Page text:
I would like to take some moments to reflect on the life and legacy of Dr. Onikepe Ijete (Nee Esuruoso) of the College of Medicine, University of Ibadan MBBS Graduating Class of 1991, a Specialty Psychiatrist in Forensic Psychiatry until her demise. Her story touched me in no small measure after our meeting at the Ibadan Medical Specialist Group (IMSG) United Kingdom, Fundraising Dinner and Dance in March, 2023. After the event, we had a florid of chat message exchanges on WhatsApp that showed what a remarkable woman she was.
I would like to highlight some of it below (the timeline was between March – June, 2023):
Dear Prof Omigbodun, what a lovely DP! It’s like the light of God just shines through you and your family…and I love the colours. Very well coordinated.
It was lovely to meet you on Saturday and thank you for representing women at the highest level.
Here are the photographs we took together.
She proceeded to send the different variations of the pictures below:
I was thankful for the pictures and then called her attention to a class picture she posted on the ICOMAA UK WhatsApp group:
I saw the photograph you posted on ICOMAA UK. Are you in the photograph? It would be great if you can give the names of those in the photo.
Below was her response to the referenced picture above:
Yes, I am!
I was group captain so I got to sit in the front with the Doctors 😀
I have red shoes on
I think we were 4th year medical students at the time and Banji was one of our house officers
I will get the names of the others in the group
Lol 😀 The other girl in front, Ebi…..!
I never even thought about it till now but you are right, I was a leader even from medical school.
It dawned on me rather quickly that Dr. Ijete was a very beautiful woman, in and out, who cherished the memories of her time as a student at our great College and was eager to tell her personal story to inspire anyone willing to listen. She was a loving mother who was deeply proud of her daughter’s medical and advocacy works across the world. I wanted to know more. So, she shared her picture and profile with me, and that of her daughter too. I have taken the liberty to share both here without any edits, just as it was forwarded to me.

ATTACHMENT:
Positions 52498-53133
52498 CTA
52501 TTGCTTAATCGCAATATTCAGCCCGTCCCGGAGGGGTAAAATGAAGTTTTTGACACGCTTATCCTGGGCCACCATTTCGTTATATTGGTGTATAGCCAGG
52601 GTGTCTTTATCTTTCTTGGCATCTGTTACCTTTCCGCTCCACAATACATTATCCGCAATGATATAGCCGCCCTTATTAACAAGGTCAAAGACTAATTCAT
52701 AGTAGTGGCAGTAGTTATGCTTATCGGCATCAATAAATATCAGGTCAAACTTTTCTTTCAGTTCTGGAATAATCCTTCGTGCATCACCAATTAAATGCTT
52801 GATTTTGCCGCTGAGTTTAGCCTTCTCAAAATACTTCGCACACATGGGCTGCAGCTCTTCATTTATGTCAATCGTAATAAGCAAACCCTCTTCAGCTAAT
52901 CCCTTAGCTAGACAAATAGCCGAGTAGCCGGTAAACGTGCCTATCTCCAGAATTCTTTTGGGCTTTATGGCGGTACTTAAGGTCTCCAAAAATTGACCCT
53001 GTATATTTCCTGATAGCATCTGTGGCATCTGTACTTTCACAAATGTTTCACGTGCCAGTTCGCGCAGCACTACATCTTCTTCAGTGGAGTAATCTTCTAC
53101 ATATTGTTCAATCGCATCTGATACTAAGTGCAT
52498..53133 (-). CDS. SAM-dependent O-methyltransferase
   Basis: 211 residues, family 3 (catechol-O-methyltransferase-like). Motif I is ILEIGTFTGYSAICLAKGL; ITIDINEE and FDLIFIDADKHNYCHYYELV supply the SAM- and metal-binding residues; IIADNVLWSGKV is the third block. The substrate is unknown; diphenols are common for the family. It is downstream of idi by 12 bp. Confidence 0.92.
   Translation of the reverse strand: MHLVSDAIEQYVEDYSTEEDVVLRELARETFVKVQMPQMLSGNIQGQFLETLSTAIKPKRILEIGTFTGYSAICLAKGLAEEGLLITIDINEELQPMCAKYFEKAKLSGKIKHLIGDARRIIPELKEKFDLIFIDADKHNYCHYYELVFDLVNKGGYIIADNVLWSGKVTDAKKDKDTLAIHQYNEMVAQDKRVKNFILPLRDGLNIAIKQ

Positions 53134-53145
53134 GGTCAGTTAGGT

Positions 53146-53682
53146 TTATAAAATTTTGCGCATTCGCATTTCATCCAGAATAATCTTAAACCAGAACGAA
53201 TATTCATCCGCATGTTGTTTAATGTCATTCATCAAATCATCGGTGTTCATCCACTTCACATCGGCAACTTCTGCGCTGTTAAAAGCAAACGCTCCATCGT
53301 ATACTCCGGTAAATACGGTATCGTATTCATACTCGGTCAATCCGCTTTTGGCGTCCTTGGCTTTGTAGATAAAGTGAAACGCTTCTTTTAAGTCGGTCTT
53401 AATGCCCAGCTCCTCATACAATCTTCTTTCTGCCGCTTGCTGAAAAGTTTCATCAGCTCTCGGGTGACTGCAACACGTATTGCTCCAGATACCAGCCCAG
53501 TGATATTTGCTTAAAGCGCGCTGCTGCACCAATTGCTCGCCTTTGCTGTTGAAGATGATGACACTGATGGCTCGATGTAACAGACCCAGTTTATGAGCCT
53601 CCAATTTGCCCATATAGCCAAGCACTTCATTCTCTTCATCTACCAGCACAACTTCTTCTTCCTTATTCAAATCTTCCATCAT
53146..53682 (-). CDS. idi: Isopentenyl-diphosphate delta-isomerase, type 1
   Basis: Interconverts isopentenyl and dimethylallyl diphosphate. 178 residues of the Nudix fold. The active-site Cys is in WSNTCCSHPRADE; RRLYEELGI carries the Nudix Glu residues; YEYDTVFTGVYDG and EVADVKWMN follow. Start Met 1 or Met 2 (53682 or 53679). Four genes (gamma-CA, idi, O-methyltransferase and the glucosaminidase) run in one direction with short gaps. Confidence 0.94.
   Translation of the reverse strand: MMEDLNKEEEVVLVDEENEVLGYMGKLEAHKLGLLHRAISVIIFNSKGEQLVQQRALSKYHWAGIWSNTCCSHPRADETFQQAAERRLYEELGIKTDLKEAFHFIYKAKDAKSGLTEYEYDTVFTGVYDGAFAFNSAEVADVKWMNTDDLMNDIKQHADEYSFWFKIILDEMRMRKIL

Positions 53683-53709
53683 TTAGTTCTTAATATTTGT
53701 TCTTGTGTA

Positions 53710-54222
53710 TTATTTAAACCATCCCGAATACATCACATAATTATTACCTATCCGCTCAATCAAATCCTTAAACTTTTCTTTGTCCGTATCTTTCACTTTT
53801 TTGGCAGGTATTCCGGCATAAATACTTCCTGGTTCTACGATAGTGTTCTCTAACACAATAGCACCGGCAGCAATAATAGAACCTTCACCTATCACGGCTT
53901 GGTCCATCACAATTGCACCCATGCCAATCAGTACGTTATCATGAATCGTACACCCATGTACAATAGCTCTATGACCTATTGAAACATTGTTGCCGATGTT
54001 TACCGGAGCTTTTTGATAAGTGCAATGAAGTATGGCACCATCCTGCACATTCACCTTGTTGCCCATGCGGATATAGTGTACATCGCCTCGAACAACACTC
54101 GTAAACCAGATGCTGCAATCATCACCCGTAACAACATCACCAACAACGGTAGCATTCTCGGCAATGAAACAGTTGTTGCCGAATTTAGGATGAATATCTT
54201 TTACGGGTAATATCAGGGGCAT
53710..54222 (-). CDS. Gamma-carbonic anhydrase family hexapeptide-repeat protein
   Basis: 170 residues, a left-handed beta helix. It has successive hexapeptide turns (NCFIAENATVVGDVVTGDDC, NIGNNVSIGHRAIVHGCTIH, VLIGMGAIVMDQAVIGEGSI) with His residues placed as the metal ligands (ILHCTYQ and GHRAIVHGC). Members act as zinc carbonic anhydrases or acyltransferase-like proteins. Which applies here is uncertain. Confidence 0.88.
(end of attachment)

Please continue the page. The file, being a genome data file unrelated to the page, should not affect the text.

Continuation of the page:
Dr Onikepe Ijete
Dr Ijete trained as a medical doctor at the prestigious College of Medicine, University of Ibadan Nigeria and is now a Specialty doctor in the award-winning North London Forensic Service in Barnet, Enfield and Haringey Mental Health NHS Trust.
She was recognised by the RCPsych as the one of the "Faces of the College" in 2022. She has been celebrated further by RCPsych on International Day of People with Disabilities and by the Association of Black Psychiatrists on International Women’s Day for her activism, and by her own Trust for her high quality clinical work.
In 2015, she co-founded Inception, a free online peer support group to support Black, Asian and Minority Ethnic secondary school students, medical students and doctors in the UK and internationally on their medical journey. In 2019, they were invited to 10 Downing Street to discuss ways to increase the number of Black, Asian, and minority ethnic doctors working in the NHS and to help address health inequalities.
As a black, female, internationally trained SAS doctor, who is a wheelchair user, she has lived experience of these many intersectional issues. She uses this experience and her unfailing commitment to advocate for race, gender, disability, and “gradism” equality and inclusion. She is a highly sought-after speaker at regional and national level on these issues.